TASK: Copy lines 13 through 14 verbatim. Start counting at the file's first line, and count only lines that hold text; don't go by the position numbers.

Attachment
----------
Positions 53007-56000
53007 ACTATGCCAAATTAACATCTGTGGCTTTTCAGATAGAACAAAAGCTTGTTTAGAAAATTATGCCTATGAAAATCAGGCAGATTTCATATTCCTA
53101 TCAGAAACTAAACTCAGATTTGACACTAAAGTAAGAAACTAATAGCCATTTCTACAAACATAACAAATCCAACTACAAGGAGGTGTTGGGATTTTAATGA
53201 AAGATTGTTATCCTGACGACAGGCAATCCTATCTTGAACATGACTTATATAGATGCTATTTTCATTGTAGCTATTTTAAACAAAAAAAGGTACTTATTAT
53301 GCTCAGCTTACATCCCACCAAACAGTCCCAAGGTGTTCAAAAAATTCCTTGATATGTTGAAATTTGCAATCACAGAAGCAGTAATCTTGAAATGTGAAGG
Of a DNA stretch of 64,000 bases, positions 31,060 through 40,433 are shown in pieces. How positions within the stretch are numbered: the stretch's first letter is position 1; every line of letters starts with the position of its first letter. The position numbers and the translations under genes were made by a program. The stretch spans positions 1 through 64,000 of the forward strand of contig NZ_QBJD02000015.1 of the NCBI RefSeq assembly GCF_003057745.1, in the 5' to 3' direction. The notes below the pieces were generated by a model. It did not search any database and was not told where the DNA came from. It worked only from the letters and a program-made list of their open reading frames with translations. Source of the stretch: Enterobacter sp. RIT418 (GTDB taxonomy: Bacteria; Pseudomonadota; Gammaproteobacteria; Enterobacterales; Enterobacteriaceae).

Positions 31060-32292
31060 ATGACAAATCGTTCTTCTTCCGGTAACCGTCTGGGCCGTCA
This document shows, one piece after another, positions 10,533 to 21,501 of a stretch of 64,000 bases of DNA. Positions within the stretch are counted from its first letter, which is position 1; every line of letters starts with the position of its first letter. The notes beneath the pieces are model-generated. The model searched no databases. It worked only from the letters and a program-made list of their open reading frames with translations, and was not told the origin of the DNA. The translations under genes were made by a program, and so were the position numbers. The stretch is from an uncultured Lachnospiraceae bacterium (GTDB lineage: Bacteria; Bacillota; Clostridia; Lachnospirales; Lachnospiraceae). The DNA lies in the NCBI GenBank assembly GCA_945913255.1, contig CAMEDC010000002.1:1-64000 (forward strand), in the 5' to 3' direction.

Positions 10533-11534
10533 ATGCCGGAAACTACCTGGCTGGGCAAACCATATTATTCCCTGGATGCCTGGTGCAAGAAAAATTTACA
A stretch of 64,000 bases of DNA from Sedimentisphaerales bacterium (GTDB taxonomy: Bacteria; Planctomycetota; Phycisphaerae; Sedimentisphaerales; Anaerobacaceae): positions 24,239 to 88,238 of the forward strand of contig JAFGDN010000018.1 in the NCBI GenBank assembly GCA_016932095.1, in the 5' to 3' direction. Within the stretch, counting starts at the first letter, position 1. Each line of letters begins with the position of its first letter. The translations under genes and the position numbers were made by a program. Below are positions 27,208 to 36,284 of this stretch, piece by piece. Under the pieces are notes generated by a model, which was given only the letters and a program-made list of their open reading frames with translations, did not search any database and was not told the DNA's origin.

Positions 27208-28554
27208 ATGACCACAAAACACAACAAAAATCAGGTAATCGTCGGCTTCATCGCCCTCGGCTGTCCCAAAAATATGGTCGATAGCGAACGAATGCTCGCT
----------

Positions 27208-28554
27208 ATGACCACAAAACACAACAAAAATCAGGTAATCGTCGGCTTCATCGCCCTCGGCTGTCCCAAAAATATGGTCGATAGCGAACGAATGCTCGCT